NYU President Andrew Hamilton detailed efforts by the university to emphasize science and engineering in a letter sent out to the NYU community on Thursday.
Hamilton has a background in science himself, as a professor of chemistry, molecular biophysics and biochemistry at Yale University from 1997 to 2003. Prior to that, he was the chair of the chemistry department at the University of Pittsburgh and a chemistry professor at Oxford University and Princeton University. When he first came to NYU, Hamilton said improving the university’s science programs would be one of his priorities. In his letter, he listed investing in cross-disciplinary areas as a way to do so efficiently.
“The most strategic academic investments are those where the whole will prove greater than the sum of the parts and we can shrewdly bridge schools and disciplines to increase the competitiveness of our scientific portfolio,” Hamilton wrote.
One of the developments mentioned in the letter is a new Department of Bioengineering in the Tandon School of Engineering that will work with the dentistry and medical schools to “harness advances in engineering, materials, and processes in the service of human health.” Approved in June 2018 by the Board of Trustees, the department will have locations near the medical, dental, and nursing schools as well as Tandon.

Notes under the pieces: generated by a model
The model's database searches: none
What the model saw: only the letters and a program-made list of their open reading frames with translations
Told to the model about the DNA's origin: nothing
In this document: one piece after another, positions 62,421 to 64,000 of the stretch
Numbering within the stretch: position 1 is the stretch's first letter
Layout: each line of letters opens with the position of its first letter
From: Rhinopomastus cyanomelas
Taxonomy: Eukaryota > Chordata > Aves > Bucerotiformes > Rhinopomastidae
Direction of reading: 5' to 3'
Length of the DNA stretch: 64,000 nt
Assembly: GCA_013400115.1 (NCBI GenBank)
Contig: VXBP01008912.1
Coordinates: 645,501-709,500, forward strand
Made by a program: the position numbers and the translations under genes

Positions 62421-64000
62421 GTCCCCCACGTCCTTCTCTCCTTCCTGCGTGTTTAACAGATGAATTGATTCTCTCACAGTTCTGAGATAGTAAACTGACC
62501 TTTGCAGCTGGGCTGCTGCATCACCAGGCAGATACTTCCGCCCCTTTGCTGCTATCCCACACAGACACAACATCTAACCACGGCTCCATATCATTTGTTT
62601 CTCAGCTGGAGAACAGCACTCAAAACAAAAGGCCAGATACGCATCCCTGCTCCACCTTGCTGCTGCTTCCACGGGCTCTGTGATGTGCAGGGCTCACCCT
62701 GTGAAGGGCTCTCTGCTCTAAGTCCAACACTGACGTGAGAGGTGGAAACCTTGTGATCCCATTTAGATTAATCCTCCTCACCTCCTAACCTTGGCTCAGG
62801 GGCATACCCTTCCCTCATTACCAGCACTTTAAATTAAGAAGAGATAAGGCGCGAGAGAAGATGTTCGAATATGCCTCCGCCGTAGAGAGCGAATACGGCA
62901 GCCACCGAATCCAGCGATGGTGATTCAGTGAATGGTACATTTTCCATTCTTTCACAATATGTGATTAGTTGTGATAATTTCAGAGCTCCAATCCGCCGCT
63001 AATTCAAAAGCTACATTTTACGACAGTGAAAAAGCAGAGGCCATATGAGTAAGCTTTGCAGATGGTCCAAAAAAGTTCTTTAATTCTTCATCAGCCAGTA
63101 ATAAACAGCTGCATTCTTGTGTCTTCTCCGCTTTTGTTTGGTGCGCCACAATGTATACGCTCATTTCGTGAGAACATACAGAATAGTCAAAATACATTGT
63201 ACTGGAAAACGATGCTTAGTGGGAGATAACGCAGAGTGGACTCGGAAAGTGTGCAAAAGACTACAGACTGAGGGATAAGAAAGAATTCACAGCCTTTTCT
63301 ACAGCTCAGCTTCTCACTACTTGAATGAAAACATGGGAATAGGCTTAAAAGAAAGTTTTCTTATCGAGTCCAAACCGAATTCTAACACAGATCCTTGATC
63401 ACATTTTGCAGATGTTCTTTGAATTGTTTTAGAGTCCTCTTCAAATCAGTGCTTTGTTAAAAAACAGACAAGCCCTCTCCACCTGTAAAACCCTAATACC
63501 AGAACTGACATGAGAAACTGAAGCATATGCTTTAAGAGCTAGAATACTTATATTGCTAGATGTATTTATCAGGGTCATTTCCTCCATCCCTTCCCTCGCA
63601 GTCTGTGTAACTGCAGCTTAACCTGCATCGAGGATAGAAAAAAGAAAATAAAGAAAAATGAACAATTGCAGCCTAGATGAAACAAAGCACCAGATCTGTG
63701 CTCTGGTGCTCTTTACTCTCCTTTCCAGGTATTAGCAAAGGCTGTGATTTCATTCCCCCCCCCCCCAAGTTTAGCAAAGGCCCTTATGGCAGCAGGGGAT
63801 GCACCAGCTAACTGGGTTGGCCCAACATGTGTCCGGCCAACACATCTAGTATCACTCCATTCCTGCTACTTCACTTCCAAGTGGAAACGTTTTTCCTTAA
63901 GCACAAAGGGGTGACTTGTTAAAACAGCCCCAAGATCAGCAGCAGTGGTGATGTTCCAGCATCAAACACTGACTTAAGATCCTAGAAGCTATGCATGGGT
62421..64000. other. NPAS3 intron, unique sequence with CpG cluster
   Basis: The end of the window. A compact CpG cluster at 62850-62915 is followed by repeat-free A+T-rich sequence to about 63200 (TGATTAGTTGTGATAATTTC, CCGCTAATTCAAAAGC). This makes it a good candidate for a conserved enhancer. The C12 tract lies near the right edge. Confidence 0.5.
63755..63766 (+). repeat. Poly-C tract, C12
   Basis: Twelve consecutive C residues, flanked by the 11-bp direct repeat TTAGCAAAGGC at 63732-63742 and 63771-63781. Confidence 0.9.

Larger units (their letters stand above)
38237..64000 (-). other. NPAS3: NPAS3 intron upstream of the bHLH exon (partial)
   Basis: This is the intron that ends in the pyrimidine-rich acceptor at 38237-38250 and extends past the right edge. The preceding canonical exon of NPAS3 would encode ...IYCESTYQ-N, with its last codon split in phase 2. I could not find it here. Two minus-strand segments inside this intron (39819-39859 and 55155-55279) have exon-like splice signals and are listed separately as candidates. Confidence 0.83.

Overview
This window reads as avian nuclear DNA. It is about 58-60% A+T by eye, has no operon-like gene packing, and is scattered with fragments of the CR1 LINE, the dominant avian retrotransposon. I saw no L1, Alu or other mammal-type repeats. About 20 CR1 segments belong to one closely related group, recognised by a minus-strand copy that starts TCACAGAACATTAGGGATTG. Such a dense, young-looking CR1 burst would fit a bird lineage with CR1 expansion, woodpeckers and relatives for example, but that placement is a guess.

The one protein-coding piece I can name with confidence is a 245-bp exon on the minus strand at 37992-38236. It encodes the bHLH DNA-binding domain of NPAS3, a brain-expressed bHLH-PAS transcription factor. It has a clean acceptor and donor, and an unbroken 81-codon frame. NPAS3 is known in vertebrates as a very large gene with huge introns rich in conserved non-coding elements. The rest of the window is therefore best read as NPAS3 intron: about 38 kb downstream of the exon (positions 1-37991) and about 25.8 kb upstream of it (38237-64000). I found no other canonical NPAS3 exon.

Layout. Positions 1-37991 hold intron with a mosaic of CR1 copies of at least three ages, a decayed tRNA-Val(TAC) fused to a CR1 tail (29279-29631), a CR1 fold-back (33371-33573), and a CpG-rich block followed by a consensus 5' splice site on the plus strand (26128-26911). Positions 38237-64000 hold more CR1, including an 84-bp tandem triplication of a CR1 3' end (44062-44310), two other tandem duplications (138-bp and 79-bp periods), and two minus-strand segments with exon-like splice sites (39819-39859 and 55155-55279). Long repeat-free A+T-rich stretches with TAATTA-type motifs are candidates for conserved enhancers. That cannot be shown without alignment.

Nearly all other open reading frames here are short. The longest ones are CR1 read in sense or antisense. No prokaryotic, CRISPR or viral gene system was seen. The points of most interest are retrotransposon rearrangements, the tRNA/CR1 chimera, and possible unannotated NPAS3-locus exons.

The letter also mentions progress the university has made, and begins with a list of rankings and statistics meant to show this progress. An increase in faculty submissions for grants and the National Science Foundation’s research and design expenditures ranking were two statistics highlighted by Hamilton.
In a recent interview with WSN, Hamilton said he puts a particular amount of stock in the NSF’s ranking which has NYU at number 18 in the country, up from the number 55 spot it was at 10 years ago.
“NYU is a remarkable place. We’ve had great historic strength in many areas like law, like the humanities, like the social sciences,” Hamilton said. “That academic excellence shows itself in the quality of the faculty and the work that they do, [in] both their teaching but especially their research.”
Hamilton also noted NYU’s previous investments in scientific fields. The university has begun a chemical biology initiative to research and develop drugs for major health issues, formed a center to conduct research relating to quantum physics and created a Center for Research Computing to provide high-level computational facilities.
Email Victor Porcelli at [email protected].